Fewer Australians paying extra into super



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The number of Australians paying more than the minimum required amount into their superannuation fund has been on the decline in recent years, leaving more Aussies at risk of an unstable retirement, according to Roy Morgan.

The results of the most recent Roy Morgan Single Source Survey indicate that in the 12 months to January 2018, 2.2 million current superannuation members were paying more than the compulsory level (i.e. the Superannuation Guarantee rate of 9.5%) into their fund.

While this 20.8% of superannuation contributors paying extra is up slightly from the same time last year (20.4%), the trend has been in an overall decline since 2010:

Superannuation contributors beyond the compulsory level per year

Year Proportion of contributors beyond compulsory level
2010 25.5%
2011 24.9%
2012 23.9%
2013 21.7%
2014 22.1%
2015 21.4%
2016 21.3%
2017 20.4%
2018 20.8%

Source: Roy Morgan

The Roy Morgan survey also found a direct correlation between income level and superannuation contributions, with superannuation members with personal incomes of over $70k per annum having a proportion of their contributors paying above the compulsory level above the 2018 average of 20.8%. 

2018 superannuation contributors beyond the compulsory level by personal income

Personal income PA Proportion of contributors beyond compulsory level
Under $25k 11.4%
$25k to $49k 13.2%
$50k to $69k 16.7%
$70k to $79k 21.9%
$80k to $99k 26.9%
$100k to $149k 33.8%
$150k+ 45.0%

Source: Roy Morgan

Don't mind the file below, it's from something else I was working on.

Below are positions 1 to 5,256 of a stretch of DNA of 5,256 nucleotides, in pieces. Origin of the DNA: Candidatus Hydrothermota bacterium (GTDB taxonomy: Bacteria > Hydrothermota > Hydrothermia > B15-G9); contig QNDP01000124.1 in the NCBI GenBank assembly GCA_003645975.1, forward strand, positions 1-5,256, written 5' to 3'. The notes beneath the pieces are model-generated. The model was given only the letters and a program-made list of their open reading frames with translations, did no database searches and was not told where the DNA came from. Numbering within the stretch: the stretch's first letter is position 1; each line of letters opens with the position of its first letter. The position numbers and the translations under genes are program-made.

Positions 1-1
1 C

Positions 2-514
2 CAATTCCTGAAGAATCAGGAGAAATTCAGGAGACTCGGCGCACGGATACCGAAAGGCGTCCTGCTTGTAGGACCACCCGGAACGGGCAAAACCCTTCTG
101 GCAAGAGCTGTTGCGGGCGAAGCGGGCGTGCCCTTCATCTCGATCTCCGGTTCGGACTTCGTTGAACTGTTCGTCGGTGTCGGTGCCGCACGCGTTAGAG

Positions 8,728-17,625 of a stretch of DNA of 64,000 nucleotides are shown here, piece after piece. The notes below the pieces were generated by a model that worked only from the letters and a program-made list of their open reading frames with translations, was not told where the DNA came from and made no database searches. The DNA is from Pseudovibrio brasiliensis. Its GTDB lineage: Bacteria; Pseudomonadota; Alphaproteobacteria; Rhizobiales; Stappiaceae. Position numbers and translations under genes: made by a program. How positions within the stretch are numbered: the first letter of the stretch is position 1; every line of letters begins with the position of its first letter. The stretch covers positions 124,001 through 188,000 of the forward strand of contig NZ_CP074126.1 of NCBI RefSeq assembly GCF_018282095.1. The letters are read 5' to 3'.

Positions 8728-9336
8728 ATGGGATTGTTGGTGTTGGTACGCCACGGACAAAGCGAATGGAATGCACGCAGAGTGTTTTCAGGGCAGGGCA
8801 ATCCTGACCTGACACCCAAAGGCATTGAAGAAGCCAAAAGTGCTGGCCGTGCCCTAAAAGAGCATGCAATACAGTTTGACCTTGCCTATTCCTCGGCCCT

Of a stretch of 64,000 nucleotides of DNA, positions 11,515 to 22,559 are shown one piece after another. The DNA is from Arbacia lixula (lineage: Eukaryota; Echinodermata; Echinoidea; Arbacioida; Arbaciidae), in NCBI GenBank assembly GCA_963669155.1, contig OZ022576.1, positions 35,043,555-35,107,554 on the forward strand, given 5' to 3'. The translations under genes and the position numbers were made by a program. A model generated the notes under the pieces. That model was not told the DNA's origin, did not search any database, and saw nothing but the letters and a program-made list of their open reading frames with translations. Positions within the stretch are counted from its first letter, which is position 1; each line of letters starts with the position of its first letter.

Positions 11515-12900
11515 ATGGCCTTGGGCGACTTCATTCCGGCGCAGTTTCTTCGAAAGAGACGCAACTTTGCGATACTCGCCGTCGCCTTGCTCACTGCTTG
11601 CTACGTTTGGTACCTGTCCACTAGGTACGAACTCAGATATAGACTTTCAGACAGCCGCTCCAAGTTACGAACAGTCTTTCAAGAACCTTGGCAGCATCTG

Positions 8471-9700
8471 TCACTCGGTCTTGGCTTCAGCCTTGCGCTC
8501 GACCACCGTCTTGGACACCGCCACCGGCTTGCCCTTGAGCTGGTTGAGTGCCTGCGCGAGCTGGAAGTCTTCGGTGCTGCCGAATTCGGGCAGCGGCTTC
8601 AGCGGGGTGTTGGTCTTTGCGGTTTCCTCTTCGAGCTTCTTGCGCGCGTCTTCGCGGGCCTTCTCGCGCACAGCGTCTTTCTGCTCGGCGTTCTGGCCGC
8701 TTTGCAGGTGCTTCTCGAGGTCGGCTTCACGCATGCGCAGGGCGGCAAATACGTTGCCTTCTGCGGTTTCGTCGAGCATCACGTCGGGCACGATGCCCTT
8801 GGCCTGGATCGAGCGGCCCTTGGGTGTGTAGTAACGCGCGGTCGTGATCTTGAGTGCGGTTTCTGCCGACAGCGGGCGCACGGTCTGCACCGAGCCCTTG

The other major factor impacting on superannuation contribution levels was found to be life stage, with 40.8% of Baby Boomers who contribute to superannuation paying more than the compulsory level, compared to only 26.8% for Gen X, 12.2% for millennials and 5.0% for Gen Z.

Roy Morgan industry communications director, Norman Morris, said that with the SG rate set not to increase from 9.5% to 10% until July 2021, and not to reach 12% until July 2025, it’s important for Australians to voluntarily increase their super contributions (within the current limits), lest they fall behind in their retirement funding:

“We have seen that there are major competing priorities when it comes to people choosing to increase retirement funding options. Young age groups may be more focused on exciting lifestyle options. Young families often see the priority needs of their children to be more immediate and don’t have discretionary spending or saving capacity.”

“In addition, the recent changes announced by both parties relating to superannuation have the potential to reduce the confidence in the long term nature of superannuation which has to potentially cover a period of fifty or sixty years.”

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